Thanks for the booster point Bob. I have my booster power districts separated through existing PSXs, just more PSXs per booster now. I only have one buss run over 30 ft’ and I added a NCE snubber to the far end of that one. So far so good… :
Yeah, how come Tang Band doesn’t take the width of O scale cowl- and hood- unit Diesels into account when they design their speaker enclosures - don’t they realize the huge market potential?
Those chain drives can be frustrating for sure. The best I got was to steal all your great tuning ideas, and add the FineScale360 tower kits. That at least gets you a top shaft that’s parallel to the bottom shaft and has ball bearings, plus adjustable shaft centres.
Next up I was thinking about swapping the chains and sprockets for pulleys and belts but then I saw Jay’s concept of a gearhead motor. Having the entire drive-train after the motor run 1:1 with the wheel revs eliminates a lot of noise and vibration. Fortunately for my wallet, my roster is probably 1/10th of the A&O if that!
I just measured the system frequency response of a Tang Band 1925S module installed inside my C425. Sound exits through the radiator intake vents at the end of the long hood, just below the number 475… Here’s the measurement setup. That’s the measurement microphone in the right of the photo.
Next we have the frequency response. It was measured using pink noise and TrueRTA software. The locomotive’s speaker was driven by a Lepai class D amplifier. The original measurement was an average of 10 1/12 octave measurements, then smoothed to 1/3 octave. Bass response is down about 14 dB at 100 Hz relative to 500 Hz.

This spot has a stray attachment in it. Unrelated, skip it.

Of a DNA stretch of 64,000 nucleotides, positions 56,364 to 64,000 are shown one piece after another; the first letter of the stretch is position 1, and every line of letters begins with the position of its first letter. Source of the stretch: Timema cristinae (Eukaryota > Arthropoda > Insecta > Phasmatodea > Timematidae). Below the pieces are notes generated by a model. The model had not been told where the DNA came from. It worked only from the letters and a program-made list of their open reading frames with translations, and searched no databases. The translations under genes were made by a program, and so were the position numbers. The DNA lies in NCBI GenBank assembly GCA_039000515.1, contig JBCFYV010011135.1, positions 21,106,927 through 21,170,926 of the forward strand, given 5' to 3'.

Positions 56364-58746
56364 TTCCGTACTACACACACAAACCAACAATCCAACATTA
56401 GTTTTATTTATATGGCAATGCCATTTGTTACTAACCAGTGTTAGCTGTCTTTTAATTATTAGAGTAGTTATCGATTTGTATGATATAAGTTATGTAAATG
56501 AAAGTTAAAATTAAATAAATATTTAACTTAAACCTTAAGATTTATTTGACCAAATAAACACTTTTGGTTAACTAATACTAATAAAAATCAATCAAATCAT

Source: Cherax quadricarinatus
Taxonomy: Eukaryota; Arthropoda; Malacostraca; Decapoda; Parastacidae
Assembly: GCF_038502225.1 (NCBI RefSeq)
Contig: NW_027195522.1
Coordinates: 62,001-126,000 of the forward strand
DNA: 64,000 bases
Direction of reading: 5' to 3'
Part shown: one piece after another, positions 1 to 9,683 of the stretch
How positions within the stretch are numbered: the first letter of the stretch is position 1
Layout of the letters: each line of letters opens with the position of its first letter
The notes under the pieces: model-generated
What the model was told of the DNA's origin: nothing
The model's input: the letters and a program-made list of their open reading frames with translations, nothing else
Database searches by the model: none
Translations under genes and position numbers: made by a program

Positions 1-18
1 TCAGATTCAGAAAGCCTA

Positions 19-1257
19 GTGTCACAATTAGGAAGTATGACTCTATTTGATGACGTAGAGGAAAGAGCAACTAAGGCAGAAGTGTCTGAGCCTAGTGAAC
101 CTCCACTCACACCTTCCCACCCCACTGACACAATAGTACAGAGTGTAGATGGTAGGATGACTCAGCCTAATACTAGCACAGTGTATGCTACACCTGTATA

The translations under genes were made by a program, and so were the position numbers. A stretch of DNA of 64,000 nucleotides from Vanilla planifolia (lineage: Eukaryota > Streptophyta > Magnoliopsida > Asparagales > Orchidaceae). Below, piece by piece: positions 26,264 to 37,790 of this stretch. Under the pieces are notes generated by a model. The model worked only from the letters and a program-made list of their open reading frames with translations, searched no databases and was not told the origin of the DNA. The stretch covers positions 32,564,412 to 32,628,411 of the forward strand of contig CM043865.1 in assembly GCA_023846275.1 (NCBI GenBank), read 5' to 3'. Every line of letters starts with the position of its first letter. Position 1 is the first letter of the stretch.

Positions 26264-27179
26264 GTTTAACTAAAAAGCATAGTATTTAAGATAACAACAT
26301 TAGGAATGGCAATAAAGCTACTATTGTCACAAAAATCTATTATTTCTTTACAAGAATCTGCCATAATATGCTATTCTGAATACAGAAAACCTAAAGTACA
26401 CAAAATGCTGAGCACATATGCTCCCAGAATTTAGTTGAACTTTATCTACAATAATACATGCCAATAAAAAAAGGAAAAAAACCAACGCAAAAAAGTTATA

ESU puts some fixed bass boost in many of their sound files. If we drive the speaker from LokProgrammer and progressively increase the throttle notch, we can measure SPL or Sound Pressure Level plots that give us an idea of what frequencies we will actually hear. First up, a plot from idle = green, run 1 = magenta, run 2 = yellow, run 3 = orange, and run4 = cyan.
Finally run 4 = cyan, run 5 = green, run 6 = magenta, run 7 = yellow, run 8 = orange.
So although the system frequency response is down 14 dB from 500 Hz to 100 Hz, we are still getting significant bass down to 100 Hz. That’s a bit better than Larry’s free-air measurement would predict. In this case, I installed the speaker so that the passive radiator was directly above the radiator louvers.
Of course your mileage may vary.